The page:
Make senior year the best year.
Make the most out of your last year of college.
Time to stop spending all of your money on Chipotle.
There are so many things that are only socially acceptable, fun or even possible when you're an undergrad student, and unless you do them before graduation rolls around, you've sort of missed your window to really make the most of them.
Because watching cat videos feels more important than studying.
The reality of going into the “real world” is slowly creeping up on me. I’ve been reflecting on my first two years of school: the classes that kicked my ass, the awesome jobs I’ve had, the parties, the heartbreak, and more.
I'm two days deep into my senior year and already all the other seniors are acting as if it's the end of times. If the Mayans are right, it may be the end of times for us seniors and we may never actually graduate. This view is more than a little morose, but I think it's just more of a reason for us to live it up and make the most out of senior year.
As finals start to wind down and graduation looms closer most graduates will be reminiscing about the memories they had with their besties. The late night chats, the embarrassing moments, the day you met freshman year as you walked in a giant mass of people to the nearest frat party. But those girls and guys aren't the only ones you'll have to say goodbye to come graduation day; there's also all those randoms you've met along the way that added a little spice to your college career.
So...big day is almost here. You ready for the real world? What are your plans? If you're cringing at the very thought of these questions then there's only one possible explanation: You too are a college senior.
There are a lot of different illness associated with different times of the year. There's flu season in the winter. Allergy season in the spring. Sunburns in the summer. But around early April and May a different disease starts to take hold, and it goes after a very specific group. College seniors.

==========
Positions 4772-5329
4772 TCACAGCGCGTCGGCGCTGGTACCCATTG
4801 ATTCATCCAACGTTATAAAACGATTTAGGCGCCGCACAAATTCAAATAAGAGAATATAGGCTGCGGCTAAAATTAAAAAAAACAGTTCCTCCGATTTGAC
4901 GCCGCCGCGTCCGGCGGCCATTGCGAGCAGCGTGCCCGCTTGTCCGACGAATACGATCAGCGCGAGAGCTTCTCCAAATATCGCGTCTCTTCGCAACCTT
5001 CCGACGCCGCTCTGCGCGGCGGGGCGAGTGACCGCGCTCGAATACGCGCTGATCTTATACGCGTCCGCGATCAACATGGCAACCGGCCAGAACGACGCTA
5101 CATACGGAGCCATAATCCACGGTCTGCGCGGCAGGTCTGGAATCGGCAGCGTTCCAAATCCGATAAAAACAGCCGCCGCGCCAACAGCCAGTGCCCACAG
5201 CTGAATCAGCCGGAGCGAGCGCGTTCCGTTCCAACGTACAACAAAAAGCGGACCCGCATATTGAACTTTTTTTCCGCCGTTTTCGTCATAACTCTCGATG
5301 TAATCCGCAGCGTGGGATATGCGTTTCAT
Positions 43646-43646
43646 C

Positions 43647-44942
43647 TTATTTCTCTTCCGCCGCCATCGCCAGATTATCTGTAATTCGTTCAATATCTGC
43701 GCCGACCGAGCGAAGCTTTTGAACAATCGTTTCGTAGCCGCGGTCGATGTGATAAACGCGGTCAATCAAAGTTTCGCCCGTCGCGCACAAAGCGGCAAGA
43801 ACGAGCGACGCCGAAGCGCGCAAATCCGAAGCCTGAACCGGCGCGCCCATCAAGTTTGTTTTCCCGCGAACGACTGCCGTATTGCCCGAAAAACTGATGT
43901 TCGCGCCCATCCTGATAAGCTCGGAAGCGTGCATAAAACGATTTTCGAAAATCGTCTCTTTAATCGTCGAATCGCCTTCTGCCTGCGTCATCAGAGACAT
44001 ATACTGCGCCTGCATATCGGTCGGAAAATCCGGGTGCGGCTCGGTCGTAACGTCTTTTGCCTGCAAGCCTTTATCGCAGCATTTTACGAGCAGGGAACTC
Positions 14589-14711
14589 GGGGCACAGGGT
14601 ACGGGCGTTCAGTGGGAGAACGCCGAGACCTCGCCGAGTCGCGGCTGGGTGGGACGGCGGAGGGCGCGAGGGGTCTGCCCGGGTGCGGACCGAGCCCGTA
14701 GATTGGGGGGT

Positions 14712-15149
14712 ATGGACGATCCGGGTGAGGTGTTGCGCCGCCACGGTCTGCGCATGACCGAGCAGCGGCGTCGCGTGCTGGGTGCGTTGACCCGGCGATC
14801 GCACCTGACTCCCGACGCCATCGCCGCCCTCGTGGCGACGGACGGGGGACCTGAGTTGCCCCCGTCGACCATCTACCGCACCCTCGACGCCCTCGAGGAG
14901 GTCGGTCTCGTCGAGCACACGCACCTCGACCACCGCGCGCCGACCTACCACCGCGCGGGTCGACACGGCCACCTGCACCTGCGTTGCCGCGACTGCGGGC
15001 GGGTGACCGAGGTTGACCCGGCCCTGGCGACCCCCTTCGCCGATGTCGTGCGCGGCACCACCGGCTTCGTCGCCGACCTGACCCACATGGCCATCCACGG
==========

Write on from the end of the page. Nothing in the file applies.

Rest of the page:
I’m graduating in less than a month. And even though that means I have some pretty great things to look forward to it also means that I’m leaving behind a pretty good life and some pretty good friends. And that’s the reason I’ve been sporadically crying for weeks a little bit upsetting. So instead I’m going to try to look on the bright side. I’m graduating. There will be a celebration. There will be a party. And that means there will be gifts.
Lately, I'll be honest, I've been finding it excruciatingly difficult to balance my personal life and spread myself evenly across everything I feel I need to do. I understand I can't be good at everything (I learned that when I auditioned for choir....), but when it comes to balancing what's important in my post-grad life, do I have to have to pick only one of the five things I want to excel in?
Since graduating college, my personal expectations have turned backwards. That's right - as a post-grad, I expect too much out of every beginning. I squeeze the shiz out of the orange before I can have a taste. It's awful. I used to gain expectations through experience and now I have a ton of expectations before the experience. Result: I'm always disappointed.
Alright post-grads, future post-grads, and people who think they are post-grads but are really just thirty-years-old and clinging on to their blissful youth. For some reason as a post-grad myself, I've found it easiest to write about things that depress me. I guess I just like an excuse to indulge in brownie sundaes nightly. But the truth is, the post-grad life isn't depressing!
When I graduated, I was pushed into a world full of options. At first, I took all of the options, put them in a sack that was my mind and tried them on one by one. But as time went on, I realized one thing: I needed to do something that struck my passionate heart strings. I knew I could deal with whatever my occupation tossed me from then on if I had a big crush on it.